Blood Assassin (The Sentinels) by

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Review

Review: Blood Assassin (The Sentinels)
Alexandra Ivy takes the time to lay out the inner workings and parameters of her supernatural world before diving into the nuts and bolts of her narrative. The magic, powers and types of ‘beings’ (High Bloods, Guardian and Hunter Sentinels) are explained thoroughly and plausibly before she launches into the dynamics of her futuristic world.

The human ‘Norms’ (normals or beings with no special powers) have slowly become accepting of the High Bloods, Psychics, Witches and Sentinels who have been born amongst them and make up a small portion of the population. Relations have progressed to the point that children with identified burgeoning powers are sent to special training facilities in order to learn about and control their powers for the greater good of the combined population. These facilities are both home and headquarters to the adult ‘specials’, if you will.

It is in the main headquarters in America that we meet our central characters. A sweaty showdown between a shirtless Fane and an upset Serra draws the reader into the highly physical world of this story. Serra confronts Fane demanding to know if the rumor of him leaving the country is true and sets up the crackling sexual and emotional tension that resonates between the two throughout the book.

Each of the protagonists is a physical specimen of perfection. The muscles, stamina and prowess Fane displays is an earmark of the Guardians as legendary lovers, able to please a woman for hours before seeking their own release. Serra, in turn, is a beautiful, dark haired, green eyed beauty with curves that last for days and a penchant for wearing leather, halter tops and giving men whiplash.

The plot instantly thickens as we find out that Serra has loved Fane since her teen years, and still loves him despite his work and special ‘bond’ as a Guardian with another woman he has protected. Fane, being hundreds of years older than Serra (and supposedly the wiser for it), has hidden his own deep love for her in order to protect her from the heartache his work would bring. Fane feels he would never be able to give her the love she deserves, and worries that it may actually hurt her, so he keeps his distance: a classic romance novel trope - forbidden love.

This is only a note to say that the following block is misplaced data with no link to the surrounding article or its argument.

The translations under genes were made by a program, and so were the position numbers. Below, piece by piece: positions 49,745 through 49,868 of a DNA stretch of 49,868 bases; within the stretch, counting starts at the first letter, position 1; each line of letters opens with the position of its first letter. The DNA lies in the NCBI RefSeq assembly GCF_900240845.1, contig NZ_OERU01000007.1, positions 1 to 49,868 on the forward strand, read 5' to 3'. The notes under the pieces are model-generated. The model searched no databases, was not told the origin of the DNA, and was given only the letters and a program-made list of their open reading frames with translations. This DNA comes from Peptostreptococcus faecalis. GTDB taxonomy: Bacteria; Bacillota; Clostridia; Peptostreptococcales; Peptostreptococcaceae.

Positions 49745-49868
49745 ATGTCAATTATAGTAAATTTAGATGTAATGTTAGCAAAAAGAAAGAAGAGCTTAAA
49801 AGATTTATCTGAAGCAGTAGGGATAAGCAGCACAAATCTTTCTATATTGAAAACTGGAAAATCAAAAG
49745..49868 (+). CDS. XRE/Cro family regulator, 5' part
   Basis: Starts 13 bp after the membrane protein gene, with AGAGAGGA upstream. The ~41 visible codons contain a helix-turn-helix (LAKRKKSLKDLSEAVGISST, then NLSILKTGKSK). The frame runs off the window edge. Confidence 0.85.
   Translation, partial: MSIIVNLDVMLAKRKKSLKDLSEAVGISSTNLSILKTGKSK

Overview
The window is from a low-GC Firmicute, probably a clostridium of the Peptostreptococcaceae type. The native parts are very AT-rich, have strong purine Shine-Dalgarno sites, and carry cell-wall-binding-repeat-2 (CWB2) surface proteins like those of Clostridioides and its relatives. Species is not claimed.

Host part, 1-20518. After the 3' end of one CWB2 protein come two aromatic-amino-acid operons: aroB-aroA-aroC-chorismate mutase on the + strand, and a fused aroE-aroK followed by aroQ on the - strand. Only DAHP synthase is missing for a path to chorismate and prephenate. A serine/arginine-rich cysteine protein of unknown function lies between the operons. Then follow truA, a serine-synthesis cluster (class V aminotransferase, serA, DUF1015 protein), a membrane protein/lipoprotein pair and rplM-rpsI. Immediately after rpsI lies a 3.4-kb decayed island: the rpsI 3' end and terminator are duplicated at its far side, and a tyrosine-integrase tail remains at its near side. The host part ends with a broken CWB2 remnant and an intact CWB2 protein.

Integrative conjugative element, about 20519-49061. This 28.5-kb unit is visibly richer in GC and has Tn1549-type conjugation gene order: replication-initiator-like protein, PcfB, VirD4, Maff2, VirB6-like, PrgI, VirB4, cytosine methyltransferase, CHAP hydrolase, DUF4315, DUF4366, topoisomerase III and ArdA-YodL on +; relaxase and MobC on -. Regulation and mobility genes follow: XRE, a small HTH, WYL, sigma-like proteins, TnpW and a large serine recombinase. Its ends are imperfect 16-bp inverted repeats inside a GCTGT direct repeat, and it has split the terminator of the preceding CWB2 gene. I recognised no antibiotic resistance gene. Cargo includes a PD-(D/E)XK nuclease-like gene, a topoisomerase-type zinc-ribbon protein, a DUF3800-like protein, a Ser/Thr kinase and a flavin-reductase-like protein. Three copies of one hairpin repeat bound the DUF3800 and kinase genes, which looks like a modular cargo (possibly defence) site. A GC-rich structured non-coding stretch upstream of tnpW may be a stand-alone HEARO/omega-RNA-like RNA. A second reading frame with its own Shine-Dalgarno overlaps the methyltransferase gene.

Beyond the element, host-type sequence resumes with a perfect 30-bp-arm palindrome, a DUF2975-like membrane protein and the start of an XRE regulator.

Blood Assassin starts off at a nice pace. A small band of humans have formed ‘The Brotherhood’ dedicated to eradicating the paranormals, and Serra is quickly swept up into a spell-induced abduction, with Fane charging to the rescue. At this point, we start to realise that Blood Assassin is an action novel as much as it is a romance novel, and as such, one would expect the romance of Fane and Serra to be experienced in snatched and stolen moments along their adventure. Unfortunately, this is where the pace falters. Without giving too much away, a time-sensitive, life-threatening situation is not enough to distract our hero and heroine from taking multiple, hours-long, sex filled interludes to explore and indulge their passion for one another.

Now, while I am all for some juicy shower sex, excellent hotel sex and just plain old banging sex (all of which Ms. Ivy is exceptionally talented at writing, in excruciatingly delicious detail), all of these weirdly timed breaks upset the pace of the story. The intensity and active nature of the plot seems at odds with the languorous interludes we get to enjoy between Fane and Serra. I just wish that Ms. Ivy had evened things out a little more, so that the action and the sex were better balanced.

The only other criticism I have of this novel is the strangely timed decision of Serra to spurn Fane’s advances once he starts to truly declare himself. It seems strange that a woman who has loved a man for years, would suddenly, at his breathtakingly expressive attempts to rescue and make love to her, decide not to let her heart be risked. Didn’t we begin the story with Serra demanding to know if Fane was going to abandon her? Serra’s actions on that front don’t really ring true, as any woman having been captivated by a man they had longed for so intensely and so completely and for so long would most likely have said “about bloody time” and jumped into the shower with him butt-naked and ready for loving!!

Overall, the story and creativeness of the world and characters that Ms. Ivy creates are very satisfying. There is enough intrigue and detail to give all readers something to sink their teeth into. There is also a delightful side romance that becomes quite interesting and enticing between the head of the Sentinels and the head of the High Bloods. Perhaps that will be a new novel-romance for Ms. Ivy to develop. I would certainly like to read more about the Mave - to find out who she is/was and who she could fall in love with.

I suppose that these are the reasons why paranormal romances seem to be taking off - they provide the traditional escapism of a romance novel, yet take us to a new world where the impossible can become real and where good and evil still battle it out. And one thing we can all agree about is that everyone loves a rollicking good adventure with some sizzling chemistry, sex and where we can hope the good guys will triumph over evil.